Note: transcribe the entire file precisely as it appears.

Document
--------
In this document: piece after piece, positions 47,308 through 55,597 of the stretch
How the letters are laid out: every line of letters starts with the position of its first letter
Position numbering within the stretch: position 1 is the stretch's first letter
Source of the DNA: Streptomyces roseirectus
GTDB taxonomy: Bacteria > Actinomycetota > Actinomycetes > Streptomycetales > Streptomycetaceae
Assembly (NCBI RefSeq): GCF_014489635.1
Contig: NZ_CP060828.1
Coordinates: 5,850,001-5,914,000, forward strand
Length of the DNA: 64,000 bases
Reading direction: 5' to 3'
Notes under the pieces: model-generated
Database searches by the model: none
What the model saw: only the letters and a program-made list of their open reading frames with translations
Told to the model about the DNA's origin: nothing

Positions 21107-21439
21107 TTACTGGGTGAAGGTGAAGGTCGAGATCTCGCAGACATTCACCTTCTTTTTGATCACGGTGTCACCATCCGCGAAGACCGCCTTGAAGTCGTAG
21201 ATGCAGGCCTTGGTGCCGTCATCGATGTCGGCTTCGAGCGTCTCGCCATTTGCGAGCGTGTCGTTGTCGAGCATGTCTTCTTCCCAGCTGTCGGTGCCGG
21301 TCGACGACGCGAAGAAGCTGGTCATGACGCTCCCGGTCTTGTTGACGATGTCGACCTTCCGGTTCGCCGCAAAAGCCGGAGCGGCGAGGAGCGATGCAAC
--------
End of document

In this document: piece after piece, positions 47,308 through 55,597 of the stretch
How the letters are laid out: every line of letters starts with the position of its first letter
Position numbering within the stretch: position 1 is the stretch's first letter
Source of the DNA: Streptomyces roseirectus
GTDB taxonomy: Bacteria > Actinomycetota > Actinomycetes > Streptomycetales > Streptomycetaceae
Assembly (NCBI RefSeq): GCF_014489635.1
Contig: NZ_CP060828.1
Coordinates: 5,850,001-5,914,000, forward strand
Length of the DNA: 64,000 bases
Reading direction: 5' to 3'
Notes under the pieces: model-generated
Database searches by the model: none
What the model saw: only the letters and a program-made list of their open reading frames with translations
Told to the model about the DNA's origin: nothing

Positions 21107-21439
21107 TTACTGGGTGAAGGTGAAGGTCGAGATCTCGCAGACATTCACCTTCTTTTTGATCACGGTGTCACCATCCGCGAAGACCGCCTTGAAGTCGTAG
21201 ATGCAGGCCTTGGTGCCGTCATCGATGTCGGCTTCGAGCGTCTCGCCATTTGCGAGCGTGTCGTTGTCGAGCATGTCTTCTTCCCAGCTGTCGGTGCCGG
21301 TCGACGACGCGAAGAAGCTGGTCATGACGCTCCCGGTCTTGTTGACGATGTCGACCTTCCGGTTCGCCGCAAAAGCCGGAGCGGCGAGGAGCGATGCAAC